FDA: Shutdown Means We're Not Doing 'Important Things' Like Inspections

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Late a year ago, an E. coli outbreak linked to romaine lettuce sickened more than 60 people.

The U.S. food supply might be at risk because of the partial government shutdown. The agency said it will focus attention on high-risk food items like seafood, bakery and dairy products, fruits and vegetables, prepared salads, infant formula and medical foods, FDA Commissioner Scott Gottlieb said. The outbreak appears to be over, and the FDA's investigation into it is ongoing.

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About a third of those 160 weekly inspections involve facilities that the agency considers "high risk", Gottlieb added. Many USDA offices are closed during the shutdown but those inspections continue as usual, according to the agency's shutdown contingency plan.

Gottlieb said that the agency, which oversees about 80 percent of the food supply, is continuing to surveil foreign manufacturers and imported food, as well as any domestic producers involved in a current recall or outbreak.

Its inspectors are among more than 800,000 federal employees affected by the shutdown - the result of an impasse between President Trump and congressional Democrats over funding for the US-Mexico border wall. Under normal circumstances, the FDA inspects around 160 U.S. food production facilities a week, many of them deemed high-risk. "I said bye-bye, nothing else works!"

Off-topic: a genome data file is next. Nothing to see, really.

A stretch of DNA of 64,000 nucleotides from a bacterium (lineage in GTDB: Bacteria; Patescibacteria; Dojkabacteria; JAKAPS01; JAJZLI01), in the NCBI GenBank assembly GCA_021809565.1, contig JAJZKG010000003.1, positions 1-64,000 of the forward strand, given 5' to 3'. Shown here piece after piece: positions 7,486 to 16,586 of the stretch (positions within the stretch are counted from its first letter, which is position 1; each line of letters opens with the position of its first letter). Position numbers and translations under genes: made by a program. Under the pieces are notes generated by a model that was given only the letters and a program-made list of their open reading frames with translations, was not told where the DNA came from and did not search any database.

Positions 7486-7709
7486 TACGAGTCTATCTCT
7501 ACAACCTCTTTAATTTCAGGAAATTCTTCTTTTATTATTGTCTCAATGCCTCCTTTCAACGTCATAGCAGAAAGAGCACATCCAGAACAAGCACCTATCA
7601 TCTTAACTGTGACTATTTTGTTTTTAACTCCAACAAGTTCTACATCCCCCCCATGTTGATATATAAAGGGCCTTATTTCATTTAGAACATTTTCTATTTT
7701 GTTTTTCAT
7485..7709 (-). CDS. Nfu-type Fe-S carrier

From lettuce, to cereal and even ice cream - the FDA commissioner sent some stern tweets about potential candidates in food. FDA actually changed its travel policies last week so inspectors can charge travel expenses to a government account instead of personal credit cards.

The Department of Agriculture said its inspections of meat, poultry, and eggs will also continue.

"We are doing what we can to mitigate any risk to consumers through the shutdown", Gottlieb said.

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